Frequently Asked Questions


What is a Conservation Management Plan?


1. Why have a Conservation Management Plan?

South Africa has a unique and irreplaceable archaeological and palaeontological heritage that can be particularly vulnerable to damage resulting from human agency. These heritage sites are protected by the National Heritage Resources Act (No. 25 of 1999). Even if a development does not have a direct impact on a heritage site, developments can result in secondary impact that may threaten a site’s survival. In such cases, and when a
heritage site is to be opened to the public, either as a formal site museum, or simply as a place of interest, precautions must be taken to ensure the safety of the site and its contents. These precautions include a professional investigation leading to a Conservation Management Plan (CMP), approved by the relevant heritage resources authority. Some heritage practitioners use the term Integrated Conservation Management Plan (ICMP) –
for the puposes of these guidelines, a CMP and an ICMP are regarded as being in principle the same. By mitigating the impact of visitors, the aim of a CMP is to protect and conserve the significance of a heritage site. Bearing in mind that every heritage site is unique, there is no one-size-fits-all CMP, but there are basic principles to guide heritage site management and sequences of planning and actions that, if followed, can greatly enhance the efficacy of a CMP. These guidelines have been written as a guide to the basic principles ans sequences of planning and actions that a CMP should adhere to in order for it to be effective.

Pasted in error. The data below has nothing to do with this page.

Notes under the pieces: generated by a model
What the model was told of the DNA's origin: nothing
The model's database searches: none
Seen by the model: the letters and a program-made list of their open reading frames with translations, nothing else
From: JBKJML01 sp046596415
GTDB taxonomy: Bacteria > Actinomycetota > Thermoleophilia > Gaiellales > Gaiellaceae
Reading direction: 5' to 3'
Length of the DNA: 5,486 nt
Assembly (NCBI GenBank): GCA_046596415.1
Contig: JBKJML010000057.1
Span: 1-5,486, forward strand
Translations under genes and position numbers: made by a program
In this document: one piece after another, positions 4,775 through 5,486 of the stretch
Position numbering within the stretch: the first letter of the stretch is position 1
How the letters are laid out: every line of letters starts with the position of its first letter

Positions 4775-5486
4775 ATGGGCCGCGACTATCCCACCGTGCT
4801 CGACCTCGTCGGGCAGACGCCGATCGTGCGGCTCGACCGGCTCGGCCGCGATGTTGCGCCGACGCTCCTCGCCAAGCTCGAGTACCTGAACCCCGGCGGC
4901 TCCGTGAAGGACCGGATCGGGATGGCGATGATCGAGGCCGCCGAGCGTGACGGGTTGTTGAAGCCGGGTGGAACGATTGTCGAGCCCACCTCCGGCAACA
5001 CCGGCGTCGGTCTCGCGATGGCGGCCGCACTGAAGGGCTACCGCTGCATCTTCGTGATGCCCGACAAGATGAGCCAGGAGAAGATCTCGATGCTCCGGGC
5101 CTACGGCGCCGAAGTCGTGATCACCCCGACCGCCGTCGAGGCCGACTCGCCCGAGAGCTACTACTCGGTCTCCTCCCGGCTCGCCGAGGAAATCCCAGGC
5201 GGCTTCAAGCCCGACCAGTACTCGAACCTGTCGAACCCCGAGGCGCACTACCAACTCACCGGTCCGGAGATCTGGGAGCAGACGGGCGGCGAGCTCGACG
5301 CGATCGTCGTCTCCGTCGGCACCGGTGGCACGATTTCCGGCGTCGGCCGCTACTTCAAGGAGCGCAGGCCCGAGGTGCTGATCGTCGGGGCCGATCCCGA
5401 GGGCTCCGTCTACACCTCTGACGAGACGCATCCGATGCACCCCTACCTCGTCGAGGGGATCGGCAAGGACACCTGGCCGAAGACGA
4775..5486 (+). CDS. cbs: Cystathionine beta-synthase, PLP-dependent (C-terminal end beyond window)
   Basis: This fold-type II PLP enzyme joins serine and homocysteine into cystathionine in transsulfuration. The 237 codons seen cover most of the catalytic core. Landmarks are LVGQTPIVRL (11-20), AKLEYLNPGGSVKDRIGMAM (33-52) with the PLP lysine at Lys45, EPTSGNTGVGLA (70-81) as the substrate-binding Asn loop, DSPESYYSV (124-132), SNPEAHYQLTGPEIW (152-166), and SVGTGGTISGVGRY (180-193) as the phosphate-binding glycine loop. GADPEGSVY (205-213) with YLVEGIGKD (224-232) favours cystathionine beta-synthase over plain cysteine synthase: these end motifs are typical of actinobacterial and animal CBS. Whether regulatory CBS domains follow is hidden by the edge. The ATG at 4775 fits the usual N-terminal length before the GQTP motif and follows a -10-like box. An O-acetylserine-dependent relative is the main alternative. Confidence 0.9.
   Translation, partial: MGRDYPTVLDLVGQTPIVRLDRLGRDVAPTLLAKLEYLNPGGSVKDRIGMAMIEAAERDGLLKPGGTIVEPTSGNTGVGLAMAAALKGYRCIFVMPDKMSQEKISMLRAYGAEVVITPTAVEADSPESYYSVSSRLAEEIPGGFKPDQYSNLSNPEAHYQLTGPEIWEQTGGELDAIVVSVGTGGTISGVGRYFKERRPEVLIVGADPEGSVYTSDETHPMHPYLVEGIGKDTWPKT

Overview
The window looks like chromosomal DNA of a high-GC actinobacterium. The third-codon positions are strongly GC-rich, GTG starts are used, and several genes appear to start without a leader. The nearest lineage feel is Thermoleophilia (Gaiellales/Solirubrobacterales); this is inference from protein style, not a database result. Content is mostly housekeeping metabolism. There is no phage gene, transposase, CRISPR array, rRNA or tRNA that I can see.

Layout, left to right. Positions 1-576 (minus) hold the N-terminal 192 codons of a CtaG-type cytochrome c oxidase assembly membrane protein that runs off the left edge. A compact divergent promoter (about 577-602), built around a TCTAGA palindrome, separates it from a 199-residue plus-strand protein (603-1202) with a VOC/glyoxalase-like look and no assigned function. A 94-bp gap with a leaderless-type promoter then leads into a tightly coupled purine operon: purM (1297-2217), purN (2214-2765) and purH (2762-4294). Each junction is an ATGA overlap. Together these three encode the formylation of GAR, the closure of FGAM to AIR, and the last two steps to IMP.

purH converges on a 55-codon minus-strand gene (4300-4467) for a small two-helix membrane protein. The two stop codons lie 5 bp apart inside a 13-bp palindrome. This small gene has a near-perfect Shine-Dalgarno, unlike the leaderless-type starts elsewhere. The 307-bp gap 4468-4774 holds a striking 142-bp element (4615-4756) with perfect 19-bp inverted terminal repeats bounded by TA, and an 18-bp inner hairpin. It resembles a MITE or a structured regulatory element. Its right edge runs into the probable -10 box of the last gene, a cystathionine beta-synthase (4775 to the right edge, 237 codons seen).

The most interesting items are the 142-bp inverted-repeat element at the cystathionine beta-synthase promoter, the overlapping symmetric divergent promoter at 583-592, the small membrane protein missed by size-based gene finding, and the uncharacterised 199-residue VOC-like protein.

2. Which heritage sites require a Conservation Management Plan? 

Sites that are to be declared national or provincial heritage sites require a Conservation Management Plan in order to deal with the increased number of visitors that often results from declaration. But other sites, especially those that may be affected indirectly by increased human activity, such as a township or other residential developments, also require a CMP. The significance and extent of the site, as well as the level of direct or indirect impact that it may be subjected to, will determine how extensive and detailed a CMP needs to be.

3. Five Steps in developing a Conservation Management Plan 

Step 1: A team should be formed that will initiate and coordinate the project, along with a project leader and management committee. All relevant stakeholder should be identified and the first stakeholder’s meeting should take place in order to start building partnerships. Information about the identity of the site, such as site boundaries and photographs, should be gathered. 

Step 2: All available information about the heritage site must be gathered, including oral histories and intangible heritage, past and present owners and management authorities and visitor management practices, as well as information regarding development, such as development plans and legal documents. A condition survey of the state of conservation of the site should be conducted. 

Step 3: Values and cultural significance associated with the site are determined and key issues identified along with the authenticity and integrity of the site. Guiding principles are determined and a SWOT analysis undertaken. This step concludes with a stakeholder’s meeting to discuss all gathered data.